Now, so far, I have described the world of academic law as (1) constituted by a desire for flight from its own violent character, (2) constructed so as to avoid learning anything new, and (3) given to rationalizing its own rationalizations. As a constitutive matrix for an intellectual discipline, this is, to say it again, not an auspicious start. But note that, in this presentation, what I have done is simply trace the implications of the legal academic's primal identification with the persona of the judge. The three tendencies discussed above have thus been presented in a static frame. In order to understand our situation, it is necessary to present the matter dynamically. We need to consider what happens over time when both legal academics and judges are fashioned with these destructive, world-denying motivations and these rationalizing tendencies and are then asked to train each other, to see and construct "law" in terms of the, perspective of the other. Does law work itself pure?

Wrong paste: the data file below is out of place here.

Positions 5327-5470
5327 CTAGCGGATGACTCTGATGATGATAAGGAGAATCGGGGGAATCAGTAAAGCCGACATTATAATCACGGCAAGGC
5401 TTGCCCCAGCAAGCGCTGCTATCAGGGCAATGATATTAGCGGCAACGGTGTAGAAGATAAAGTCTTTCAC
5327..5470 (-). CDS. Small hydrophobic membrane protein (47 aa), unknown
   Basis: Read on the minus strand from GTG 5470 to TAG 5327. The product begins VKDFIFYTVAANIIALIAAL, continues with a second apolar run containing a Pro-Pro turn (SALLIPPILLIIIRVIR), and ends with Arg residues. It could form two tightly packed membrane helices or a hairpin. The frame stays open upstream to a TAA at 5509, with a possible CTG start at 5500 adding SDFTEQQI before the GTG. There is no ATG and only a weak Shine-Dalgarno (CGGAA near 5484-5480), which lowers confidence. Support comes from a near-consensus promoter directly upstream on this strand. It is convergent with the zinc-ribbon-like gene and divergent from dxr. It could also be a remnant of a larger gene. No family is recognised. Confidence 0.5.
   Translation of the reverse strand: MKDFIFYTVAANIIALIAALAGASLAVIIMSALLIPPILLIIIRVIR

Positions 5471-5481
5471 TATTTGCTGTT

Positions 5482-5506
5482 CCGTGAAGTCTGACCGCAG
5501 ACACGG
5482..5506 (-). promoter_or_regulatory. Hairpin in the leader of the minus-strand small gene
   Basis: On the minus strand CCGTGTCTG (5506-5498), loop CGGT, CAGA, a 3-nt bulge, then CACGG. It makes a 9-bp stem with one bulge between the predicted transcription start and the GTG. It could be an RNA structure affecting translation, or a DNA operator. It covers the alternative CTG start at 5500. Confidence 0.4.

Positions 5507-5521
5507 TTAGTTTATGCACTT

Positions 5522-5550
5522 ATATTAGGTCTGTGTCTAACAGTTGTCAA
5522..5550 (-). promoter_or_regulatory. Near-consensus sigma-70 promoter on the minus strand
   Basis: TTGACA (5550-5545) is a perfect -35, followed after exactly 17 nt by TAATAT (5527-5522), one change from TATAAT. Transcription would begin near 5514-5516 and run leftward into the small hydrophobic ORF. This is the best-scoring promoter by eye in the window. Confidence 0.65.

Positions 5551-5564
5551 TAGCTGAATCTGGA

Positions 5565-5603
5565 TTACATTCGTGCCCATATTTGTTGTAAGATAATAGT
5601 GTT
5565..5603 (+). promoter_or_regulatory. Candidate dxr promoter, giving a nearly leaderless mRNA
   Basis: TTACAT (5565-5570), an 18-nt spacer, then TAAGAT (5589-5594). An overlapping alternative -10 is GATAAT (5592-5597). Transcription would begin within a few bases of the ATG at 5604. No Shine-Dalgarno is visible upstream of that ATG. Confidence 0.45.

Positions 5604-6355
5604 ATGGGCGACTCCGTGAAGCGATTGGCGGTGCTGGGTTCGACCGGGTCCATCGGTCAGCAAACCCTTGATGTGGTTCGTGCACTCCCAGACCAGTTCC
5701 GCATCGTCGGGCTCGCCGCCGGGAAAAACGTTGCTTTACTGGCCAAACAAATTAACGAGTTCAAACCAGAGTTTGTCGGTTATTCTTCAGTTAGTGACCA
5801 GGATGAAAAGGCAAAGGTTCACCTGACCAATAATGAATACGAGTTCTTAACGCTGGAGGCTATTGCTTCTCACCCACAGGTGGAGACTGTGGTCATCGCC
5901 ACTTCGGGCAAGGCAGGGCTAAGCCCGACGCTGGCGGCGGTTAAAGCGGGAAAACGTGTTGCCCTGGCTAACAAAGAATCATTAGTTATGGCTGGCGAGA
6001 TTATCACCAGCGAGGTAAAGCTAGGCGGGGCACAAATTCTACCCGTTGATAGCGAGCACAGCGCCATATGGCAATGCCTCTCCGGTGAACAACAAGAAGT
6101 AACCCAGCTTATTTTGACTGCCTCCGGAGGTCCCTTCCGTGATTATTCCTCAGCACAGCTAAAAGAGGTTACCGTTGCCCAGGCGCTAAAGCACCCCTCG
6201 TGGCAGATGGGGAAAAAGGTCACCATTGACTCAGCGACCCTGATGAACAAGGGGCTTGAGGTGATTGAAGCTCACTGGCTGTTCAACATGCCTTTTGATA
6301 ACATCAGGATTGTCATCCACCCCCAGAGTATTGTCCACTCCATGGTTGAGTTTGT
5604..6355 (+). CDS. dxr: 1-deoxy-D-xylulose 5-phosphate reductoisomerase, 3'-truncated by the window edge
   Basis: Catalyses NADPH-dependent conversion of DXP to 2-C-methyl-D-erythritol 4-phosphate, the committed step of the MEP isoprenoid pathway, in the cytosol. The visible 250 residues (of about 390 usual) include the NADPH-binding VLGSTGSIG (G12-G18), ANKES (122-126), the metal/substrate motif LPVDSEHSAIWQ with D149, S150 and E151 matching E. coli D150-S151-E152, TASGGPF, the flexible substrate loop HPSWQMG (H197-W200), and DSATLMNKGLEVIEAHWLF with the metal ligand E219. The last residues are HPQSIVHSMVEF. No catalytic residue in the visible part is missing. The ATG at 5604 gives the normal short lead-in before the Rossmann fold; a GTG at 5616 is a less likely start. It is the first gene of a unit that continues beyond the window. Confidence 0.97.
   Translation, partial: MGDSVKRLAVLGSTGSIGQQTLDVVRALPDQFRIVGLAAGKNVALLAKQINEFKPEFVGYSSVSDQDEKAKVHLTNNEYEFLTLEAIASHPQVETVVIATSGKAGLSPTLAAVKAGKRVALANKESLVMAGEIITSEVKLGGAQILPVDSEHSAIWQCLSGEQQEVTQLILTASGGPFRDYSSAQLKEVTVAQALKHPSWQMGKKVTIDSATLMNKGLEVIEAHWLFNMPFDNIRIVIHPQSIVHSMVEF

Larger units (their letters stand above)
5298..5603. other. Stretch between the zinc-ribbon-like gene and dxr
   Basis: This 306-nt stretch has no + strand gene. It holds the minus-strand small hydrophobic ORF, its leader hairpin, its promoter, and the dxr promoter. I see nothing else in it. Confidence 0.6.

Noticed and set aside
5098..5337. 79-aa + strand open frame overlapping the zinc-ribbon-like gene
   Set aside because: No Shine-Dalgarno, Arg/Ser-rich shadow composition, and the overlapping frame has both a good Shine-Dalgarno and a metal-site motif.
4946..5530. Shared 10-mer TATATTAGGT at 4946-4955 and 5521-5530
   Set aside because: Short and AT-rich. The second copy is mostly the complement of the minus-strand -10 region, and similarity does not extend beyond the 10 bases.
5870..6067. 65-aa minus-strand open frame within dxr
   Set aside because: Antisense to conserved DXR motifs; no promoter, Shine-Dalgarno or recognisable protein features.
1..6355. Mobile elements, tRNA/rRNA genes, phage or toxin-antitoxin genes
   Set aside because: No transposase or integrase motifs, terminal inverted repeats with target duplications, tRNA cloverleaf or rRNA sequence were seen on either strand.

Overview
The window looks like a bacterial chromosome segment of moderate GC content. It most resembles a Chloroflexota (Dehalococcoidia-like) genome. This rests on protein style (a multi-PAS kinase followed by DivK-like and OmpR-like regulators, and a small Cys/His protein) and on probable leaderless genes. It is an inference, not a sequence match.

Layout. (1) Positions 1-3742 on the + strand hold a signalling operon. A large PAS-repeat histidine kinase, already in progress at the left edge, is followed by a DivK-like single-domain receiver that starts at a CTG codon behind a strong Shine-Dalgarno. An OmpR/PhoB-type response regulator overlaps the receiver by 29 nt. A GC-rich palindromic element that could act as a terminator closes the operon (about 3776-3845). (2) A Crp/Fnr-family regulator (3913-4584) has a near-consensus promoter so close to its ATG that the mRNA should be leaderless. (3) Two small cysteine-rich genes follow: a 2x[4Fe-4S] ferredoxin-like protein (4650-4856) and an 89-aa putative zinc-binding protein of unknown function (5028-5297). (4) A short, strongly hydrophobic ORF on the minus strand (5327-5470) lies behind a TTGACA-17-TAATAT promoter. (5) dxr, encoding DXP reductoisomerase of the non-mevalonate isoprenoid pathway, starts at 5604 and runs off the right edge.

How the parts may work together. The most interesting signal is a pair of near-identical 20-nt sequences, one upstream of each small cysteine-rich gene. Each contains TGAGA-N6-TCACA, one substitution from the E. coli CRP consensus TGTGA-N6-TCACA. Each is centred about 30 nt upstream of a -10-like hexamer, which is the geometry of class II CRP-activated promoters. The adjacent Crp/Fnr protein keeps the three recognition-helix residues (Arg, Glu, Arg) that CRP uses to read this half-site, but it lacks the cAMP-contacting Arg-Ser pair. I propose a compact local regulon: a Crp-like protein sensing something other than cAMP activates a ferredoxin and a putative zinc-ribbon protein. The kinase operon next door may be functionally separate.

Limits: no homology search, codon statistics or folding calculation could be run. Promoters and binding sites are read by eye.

This is not an idle inquiry. Consider that, on the academic side, we get some of the very brightest people of each generation to work within this medium of the "law" of the academy. What happens when very intelligent people are asked to operate within this discursive world constructed as a flight from its own object, a discursive world given to elaborate, self-referential layers of self-legitimation and self-rationalization, a discursive world bent so far as possible on not learning anything new and reaffirming itself as the same? What happens when extremely intelligent people are asked to perform within this sort of discursive universe and are constructed through disciplinary power to observe the institutionalized and cognitively embedded etiquette? What do they do? What do they write? What is to be expected?